I have been watching television recently, and I am really impressed.
Not just with the level of the current network and cable fare, though hats off to the networks for some good midseason replacements (with some notable exceptions, like "The Bedford Diaries" and "Free Ride"). No, I'm impressed with the erudition, ability, craft, and technical expertise I see there, shining out from the screen.
Not by the actors, mind you. By the characters.
Television seems to be in love with people who are really, really, really good at their jobs. It's true on the detective shows, where sleuths with Columbo-like intuition and dogged persistence have been replaced by the coldly brilliant likes of Gil Grissom and Horatio Caine, the high priests of forensic science on the CSI franchise, whose knowledge of arcane facts is second only to their abilities at using them to catch even the cleverest criminals. And as far as criminals are concerned, the guys on the late (and yet unlamented) NBC drama "Heist" were top notch, and let's not even get started on the antihero of "Prison Break," whose abilities in both tactical and strategic planning make Clausewitz look like Santa Claus. (I'm not suggesting that tattooing your entire body and locking yourself into your brother's maximum security prison is the smartest thing in the world to do, but once you choose that road, there isn't a better man for the job than Wentworth Miller.)
But the most impressive and competent individuals on the small screen today, I think bar none, are those who work for the government, particularly in the intelligence and national security fields. It seems fair to say that not everyone would regard this as a true-to-life reflection of the current situation. To take just two examples, Sydney Bristow on "Alias" speaks over a dozen languages fluently, at a time when we read about the woeful lack of Arabic, Pashto, and Farsi speakers in our own intelligence community; and the fact that large numbers of the staff of the Counter Terrorist Unit on "24" seem to be computer whizzes on the level of Caltech professors doesn't quite jibe with those tales of FBI computers unable to run the most basic searches.
None of this, I think, is a coincidence; in fact, it seems to me that the entertainment industry, in presenting us with heroes and heroines who are technically brilliant at what they do, is fulfilling one of the most basic functions of entertainment: to alleviate our everyday anxieties. It's not exactly news right now that people aren't particularly trusting their government's ability to do its job; approval ratings of the administration are at or near their lowest level ever, and Congress and the two parties aren't faring much better. Americans don't feel good about their national security or their financial futures, which translates into a general sense of worry. What a relief it is to know, at least for 60-minute increments, that Jack Bauer or Sydney Bristow is on the job.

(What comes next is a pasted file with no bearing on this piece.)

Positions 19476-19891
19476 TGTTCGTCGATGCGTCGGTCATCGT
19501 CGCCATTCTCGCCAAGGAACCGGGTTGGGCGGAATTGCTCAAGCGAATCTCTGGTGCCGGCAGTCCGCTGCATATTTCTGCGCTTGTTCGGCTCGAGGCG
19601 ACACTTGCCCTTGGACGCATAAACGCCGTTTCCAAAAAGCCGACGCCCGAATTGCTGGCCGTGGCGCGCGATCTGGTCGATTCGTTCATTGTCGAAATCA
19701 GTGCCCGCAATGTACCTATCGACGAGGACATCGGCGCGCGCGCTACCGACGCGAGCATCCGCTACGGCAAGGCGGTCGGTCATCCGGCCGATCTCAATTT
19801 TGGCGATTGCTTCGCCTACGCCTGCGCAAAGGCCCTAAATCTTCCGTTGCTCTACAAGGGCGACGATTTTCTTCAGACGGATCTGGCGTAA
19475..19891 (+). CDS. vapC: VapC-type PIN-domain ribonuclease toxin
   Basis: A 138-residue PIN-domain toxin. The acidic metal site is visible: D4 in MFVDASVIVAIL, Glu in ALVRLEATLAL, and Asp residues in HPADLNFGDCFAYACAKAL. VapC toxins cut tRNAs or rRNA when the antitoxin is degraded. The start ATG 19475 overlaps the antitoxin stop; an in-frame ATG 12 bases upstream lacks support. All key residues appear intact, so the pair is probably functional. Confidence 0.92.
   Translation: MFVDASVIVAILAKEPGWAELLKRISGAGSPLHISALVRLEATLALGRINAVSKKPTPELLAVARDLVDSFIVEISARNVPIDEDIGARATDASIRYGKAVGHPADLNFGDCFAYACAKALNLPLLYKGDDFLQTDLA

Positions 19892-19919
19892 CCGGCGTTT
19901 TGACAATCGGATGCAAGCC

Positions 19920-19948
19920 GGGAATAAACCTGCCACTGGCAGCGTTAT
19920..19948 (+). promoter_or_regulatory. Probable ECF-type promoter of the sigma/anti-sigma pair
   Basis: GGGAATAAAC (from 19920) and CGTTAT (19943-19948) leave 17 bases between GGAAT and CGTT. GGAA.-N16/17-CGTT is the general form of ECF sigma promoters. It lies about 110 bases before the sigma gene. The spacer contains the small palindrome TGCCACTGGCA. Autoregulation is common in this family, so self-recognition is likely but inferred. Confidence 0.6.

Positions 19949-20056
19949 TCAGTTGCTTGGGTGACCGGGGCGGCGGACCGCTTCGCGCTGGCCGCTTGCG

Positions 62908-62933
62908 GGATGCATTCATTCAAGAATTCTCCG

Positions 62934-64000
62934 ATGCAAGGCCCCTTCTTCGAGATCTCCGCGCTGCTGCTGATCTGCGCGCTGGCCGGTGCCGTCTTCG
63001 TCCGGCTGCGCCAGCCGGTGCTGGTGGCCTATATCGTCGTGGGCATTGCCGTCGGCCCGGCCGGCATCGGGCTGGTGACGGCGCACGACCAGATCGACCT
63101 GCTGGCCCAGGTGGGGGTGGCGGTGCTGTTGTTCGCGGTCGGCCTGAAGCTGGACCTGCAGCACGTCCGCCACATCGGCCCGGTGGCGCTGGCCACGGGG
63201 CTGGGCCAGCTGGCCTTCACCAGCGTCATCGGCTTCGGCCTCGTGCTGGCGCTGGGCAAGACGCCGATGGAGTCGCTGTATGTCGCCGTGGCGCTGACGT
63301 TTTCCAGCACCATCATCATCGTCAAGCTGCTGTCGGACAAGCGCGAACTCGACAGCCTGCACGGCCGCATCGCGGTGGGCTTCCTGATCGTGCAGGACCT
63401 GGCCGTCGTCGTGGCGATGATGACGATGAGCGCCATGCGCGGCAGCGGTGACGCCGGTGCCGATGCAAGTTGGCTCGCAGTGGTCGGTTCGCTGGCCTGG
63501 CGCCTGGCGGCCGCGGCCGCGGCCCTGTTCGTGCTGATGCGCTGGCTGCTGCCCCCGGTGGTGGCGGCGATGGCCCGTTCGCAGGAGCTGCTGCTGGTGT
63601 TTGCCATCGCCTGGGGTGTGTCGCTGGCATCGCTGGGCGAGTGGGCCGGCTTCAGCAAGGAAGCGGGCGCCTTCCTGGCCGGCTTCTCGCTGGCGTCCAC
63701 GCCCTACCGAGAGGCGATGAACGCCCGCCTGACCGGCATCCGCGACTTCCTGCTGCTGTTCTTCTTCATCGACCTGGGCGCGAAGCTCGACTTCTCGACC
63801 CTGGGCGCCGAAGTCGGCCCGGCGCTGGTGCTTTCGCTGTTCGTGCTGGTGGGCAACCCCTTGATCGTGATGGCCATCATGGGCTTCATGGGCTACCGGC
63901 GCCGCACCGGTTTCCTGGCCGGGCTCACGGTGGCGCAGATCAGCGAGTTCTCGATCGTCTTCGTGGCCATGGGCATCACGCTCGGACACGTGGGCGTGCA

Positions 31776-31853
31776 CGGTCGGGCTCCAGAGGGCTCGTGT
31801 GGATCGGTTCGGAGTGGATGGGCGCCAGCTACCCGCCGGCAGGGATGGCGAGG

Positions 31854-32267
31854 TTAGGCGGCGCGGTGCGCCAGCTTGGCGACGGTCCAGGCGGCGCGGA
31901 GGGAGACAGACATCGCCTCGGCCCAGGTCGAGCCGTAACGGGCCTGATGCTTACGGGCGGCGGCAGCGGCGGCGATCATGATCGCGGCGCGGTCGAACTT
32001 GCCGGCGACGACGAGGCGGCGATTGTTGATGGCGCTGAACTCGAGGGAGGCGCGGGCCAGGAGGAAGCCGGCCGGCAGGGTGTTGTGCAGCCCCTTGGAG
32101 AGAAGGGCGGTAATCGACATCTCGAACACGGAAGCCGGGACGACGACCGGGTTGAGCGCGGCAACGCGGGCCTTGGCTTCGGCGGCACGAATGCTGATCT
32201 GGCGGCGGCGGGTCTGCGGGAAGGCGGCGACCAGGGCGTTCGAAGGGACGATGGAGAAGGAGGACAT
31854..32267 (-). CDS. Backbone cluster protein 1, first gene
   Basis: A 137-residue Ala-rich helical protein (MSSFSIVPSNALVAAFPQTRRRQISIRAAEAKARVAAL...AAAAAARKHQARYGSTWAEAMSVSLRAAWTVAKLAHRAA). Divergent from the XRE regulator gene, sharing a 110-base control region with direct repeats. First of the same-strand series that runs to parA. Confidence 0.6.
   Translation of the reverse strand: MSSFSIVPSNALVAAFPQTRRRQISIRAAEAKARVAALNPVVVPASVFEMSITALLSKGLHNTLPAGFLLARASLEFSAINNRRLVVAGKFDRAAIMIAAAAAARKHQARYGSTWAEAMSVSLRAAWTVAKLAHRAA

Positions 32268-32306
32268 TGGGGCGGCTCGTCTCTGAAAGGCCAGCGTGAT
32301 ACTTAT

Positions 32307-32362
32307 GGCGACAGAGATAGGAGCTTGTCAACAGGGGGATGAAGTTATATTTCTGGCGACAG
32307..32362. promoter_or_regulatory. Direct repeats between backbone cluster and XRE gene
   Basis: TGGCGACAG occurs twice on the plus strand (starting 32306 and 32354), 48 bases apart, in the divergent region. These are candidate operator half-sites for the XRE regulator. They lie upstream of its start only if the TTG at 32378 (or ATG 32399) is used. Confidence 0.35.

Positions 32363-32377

Or, for that matter, President Josiah Bartlet. It's not a coincidence that the granddaddy of all these shows was "The West Wing," where viewers were treated to the sight of staffers spouting reams of arcane policy data at lightning-fast speeds without ever looking at a single note or chart. (Yes, they carried briefing books on occasion, but those seemed to serve largely as free weights to keep the staff looking Hollywood trim.) A lot of viewers of "The West Wing" seem to have spent most of the show's tenure dreamily regarding it as a utopian alternative to real-world politics; what it really is, of course, is a utopian alternative to real-world competence. People on the "West Wing" are stubborn, idealistic, wrongheaded, and even occasionally deceitful and criminal; what they almost never are is bad at their job.
I'm just observing, I hasten to add, not complaining. There's absolutely nothing wrong with watching people do excellent work. I just wish that, when I did it, my television was more frequently tuned to CNN.